The present study reports evidence for an association between body composition markers assessed by DXA and the concentration of a number of pro- and anti-inflammatory parameters as well as adipose-related hormones. Although DXA does not provide a direct measurement of FM, LM, and BMC, it is widely used for BC assessment in both clinical and research settings, because of its good values of accuracy and precision, large availability, low costs, low radiation dose, and good correlations with BC measurements obtained by CT and MRI [21, 23,24,25].
Although several studies have shown specific associations with central and/or peripheral fat mass, BMI and waist circumference, and inflammatory molecules such as IL-1Rα, IL-6, and IL-6-sR [26,27,28], we did not find any correlation with the body composition markers and indexes studied and circulating levels of a series of pro- and anti-inflammatory molecules such as IL-6, pentraxin 3, IL-10, TGF-β1, TNF-α, IL-6Rα, gp130, TNF-α-R1, and TNF-α-R2. This difference could be explained by the size of the cohort used, by the technique used to identify body composition and many other factors.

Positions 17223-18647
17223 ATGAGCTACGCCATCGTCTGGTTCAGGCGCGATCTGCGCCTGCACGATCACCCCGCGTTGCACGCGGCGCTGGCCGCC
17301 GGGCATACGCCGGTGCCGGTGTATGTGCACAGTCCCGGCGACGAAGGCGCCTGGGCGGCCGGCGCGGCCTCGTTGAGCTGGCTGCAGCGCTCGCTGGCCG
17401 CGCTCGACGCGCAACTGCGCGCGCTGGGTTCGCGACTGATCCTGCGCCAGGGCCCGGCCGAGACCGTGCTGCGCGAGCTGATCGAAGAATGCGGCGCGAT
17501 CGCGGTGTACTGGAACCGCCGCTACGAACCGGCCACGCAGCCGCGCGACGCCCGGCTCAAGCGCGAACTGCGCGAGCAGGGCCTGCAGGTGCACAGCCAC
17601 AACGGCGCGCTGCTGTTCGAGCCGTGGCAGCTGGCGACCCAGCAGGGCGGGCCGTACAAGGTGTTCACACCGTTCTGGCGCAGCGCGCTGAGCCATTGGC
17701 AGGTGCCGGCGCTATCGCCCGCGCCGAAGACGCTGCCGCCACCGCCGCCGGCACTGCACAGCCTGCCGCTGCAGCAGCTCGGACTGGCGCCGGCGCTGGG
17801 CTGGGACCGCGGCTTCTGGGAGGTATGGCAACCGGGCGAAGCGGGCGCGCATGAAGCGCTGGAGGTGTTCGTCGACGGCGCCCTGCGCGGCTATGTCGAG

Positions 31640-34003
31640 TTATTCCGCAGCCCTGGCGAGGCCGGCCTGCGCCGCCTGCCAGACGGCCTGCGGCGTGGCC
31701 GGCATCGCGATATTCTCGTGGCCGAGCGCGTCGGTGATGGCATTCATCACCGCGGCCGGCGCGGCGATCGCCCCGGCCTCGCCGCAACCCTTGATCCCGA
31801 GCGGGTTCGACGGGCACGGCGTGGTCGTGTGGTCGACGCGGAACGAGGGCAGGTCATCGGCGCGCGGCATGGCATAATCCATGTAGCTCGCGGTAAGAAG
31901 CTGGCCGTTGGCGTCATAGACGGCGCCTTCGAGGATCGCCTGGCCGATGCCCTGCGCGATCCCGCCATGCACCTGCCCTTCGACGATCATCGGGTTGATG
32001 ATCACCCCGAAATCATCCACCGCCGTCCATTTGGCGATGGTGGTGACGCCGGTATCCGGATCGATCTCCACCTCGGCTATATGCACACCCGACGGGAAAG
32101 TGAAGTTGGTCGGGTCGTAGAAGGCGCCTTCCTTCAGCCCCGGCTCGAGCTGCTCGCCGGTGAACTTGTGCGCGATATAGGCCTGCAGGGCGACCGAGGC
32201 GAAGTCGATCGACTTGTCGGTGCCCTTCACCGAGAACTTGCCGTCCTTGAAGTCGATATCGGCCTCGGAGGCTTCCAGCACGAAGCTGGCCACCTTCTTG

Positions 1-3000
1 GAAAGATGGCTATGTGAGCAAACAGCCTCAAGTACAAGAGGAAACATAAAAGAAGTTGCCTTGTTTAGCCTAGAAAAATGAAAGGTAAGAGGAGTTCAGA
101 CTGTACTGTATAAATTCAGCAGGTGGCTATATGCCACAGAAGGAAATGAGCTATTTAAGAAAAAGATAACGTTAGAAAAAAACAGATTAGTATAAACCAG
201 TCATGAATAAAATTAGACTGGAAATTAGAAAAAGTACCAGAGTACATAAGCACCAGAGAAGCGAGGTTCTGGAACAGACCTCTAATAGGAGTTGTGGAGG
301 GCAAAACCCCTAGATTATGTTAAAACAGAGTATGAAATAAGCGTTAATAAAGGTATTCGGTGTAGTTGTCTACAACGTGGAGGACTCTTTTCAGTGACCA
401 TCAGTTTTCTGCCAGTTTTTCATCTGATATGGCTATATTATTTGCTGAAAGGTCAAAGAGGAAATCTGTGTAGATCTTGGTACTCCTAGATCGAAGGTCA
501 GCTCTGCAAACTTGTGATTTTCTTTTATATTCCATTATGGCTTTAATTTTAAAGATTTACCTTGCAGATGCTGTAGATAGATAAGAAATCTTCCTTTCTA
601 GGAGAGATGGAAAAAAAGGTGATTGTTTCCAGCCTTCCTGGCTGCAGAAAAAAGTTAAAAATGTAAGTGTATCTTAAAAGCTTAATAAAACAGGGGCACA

As expected, major differences exist between BC characteristics in elderly women and men. Elderly women have higher fat mass than men while men have higher lean mass and bone content than elderly women. Sex dimorphism in total body composition is present at birth and continues through adulthood . Men maintain their lean mass into the fifth decade of life but then begin to lose muscle mass due to both hormonal changes, decline in activity levels, low protein diet, reduced blood flow, and decreased nerve conduction. Women show a similar decline in lean mass, but they often show greater gains in fatness , even when weight is stable . Such changes continue into old age [4, 31].
Among the adipose-related markers, ghrelin, which is considered an anti-inflammatory molecule, is negatively associated with fat mass in women but not in men, while it is positively associated with SMI in both sexes. Ghrelin levels are reported to fall in obesity, with concentration influenced principally by changes in energy balance. Insulin, in particular, may play an important role in the decrease of ghrelin levels after meals . Even if BMI and insulin are not different between sexes, women have greater fat mass than men, and this could explain the different associations found. Also when comparing the ghrelin levels among the five clusters previously identified by the authors  which differ for BMI and fat mass and lean mass and bone density, a sex difference emerged. In women, the levels of ghrelin decrease as BMI clusters increase from normal weight to low obesity clusters.